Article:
The content of your thesis is usually determined by the kind of paper that you’re writing.  Theses can take a number of different forms and structures, but the three main types of papers are:  expository, analytical and argumentative.

Expository papers are usually relatively straightforward, simply presenting the topic to the reader with explanations for clarity.  Typically, expository papers do not argue a point or analyze an idea, and is a mere explanation.

Analytical papers tend to go a step further; such papers evaluate issues and ideas, exploring the concepts and examining the ideas from various angles.

Finally, argumentative papers generally involve both of the previous styles, expository and analytical.  An argumentative paper can incorporate elements of exposition and explanation, before moving on to analyzing the ideas, and ultimately, drawing a conclusion.  Argumentative papers are used to express the opinions of the author, using evidence and citing from other sources.  Argumentative papers try to convince the reader of the accuracy of the author’s opinion.

When writing, remember to structure your paper logically and cohesively, supporting your statements with evidence and citations where possible.  Try to keep your thesis concise, as well; remember to eliminate unnecessary digressions and only discuss the subjects that are absolutely necessary.  Only include the ideas that help to develop your thesis statement, which is a one- or two-sentence summary of the overall idea of your paper.  This thesis statement should come at the end of the introduction to your paper.

In general, a thesis statement should highlight your ideas by condensing them into only one or two sentences.  A thesis statement will also help you to better organize and structure your overall paper, thus helping you to develop your thesis on the whole.  A thesis statement also serves to give your reader an idea of what to expect in the following pages.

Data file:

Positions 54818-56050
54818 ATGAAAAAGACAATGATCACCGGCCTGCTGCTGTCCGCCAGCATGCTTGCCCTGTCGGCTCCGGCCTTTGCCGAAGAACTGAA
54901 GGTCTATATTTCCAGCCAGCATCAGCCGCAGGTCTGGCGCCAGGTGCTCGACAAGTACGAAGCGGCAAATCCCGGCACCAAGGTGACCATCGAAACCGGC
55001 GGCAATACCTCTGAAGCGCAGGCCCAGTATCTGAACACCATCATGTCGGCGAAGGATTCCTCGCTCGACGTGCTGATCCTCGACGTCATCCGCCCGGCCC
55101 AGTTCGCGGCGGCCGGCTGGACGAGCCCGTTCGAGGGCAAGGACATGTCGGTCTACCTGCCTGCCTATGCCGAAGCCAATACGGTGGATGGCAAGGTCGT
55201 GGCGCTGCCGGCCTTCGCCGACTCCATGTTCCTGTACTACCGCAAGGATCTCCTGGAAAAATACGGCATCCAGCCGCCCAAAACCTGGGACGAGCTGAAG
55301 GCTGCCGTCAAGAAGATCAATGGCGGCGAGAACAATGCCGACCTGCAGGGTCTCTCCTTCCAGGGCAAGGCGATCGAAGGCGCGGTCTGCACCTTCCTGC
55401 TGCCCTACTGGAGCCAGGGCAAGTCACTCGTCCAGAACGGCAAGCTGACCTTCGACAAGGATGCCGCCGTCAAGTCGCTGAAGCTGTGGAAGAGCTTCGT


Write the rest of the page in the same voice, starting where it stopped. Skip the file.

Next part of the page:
Try to think of your thesis statement as the concise answer to the questions that are posed by your assignment.  If you are not assigned a general question to discuss, then your first step should be to brainstorm the questions that you would like your paper to address.  For example, if you are writing a literature thesis, then the following may be some questions that you might wish to consider:  What books do I want to discuss?  What are the characters like in these books?  Are they complex characters or simplistic ones?  How do they contribute to the plot and how does this affect the book as a whole?  The answers to such questions should be summarized in your thesis statement, and then your ideas and opinions on the subject would then be explored further in the body of your paper.

The key to a polished final thesis is rewriting.  So edit your thesis often, making sure that it is free of grammar and spelling errors.  Also, be sure that it conforms to your chosen citation style, such as APA, MLA, Chicago, etc.  There are many free resources that can help you with your proofreading needs, such as free online dictionaries and your spell check and grammar check in your Word program.

Furthermore, the Purdue website also contains informative and useful instructions on effective ways to structure your paper according to the most recent editions of the citation style guides.  The Purdue website also gives advice as to how to write a thesis statement:

However, if you feel that you need further assistance when it comes to revising your thesis, beyond what these resources can offer, then it will probably be worth hiring a professional editor for your final proofreading needs!

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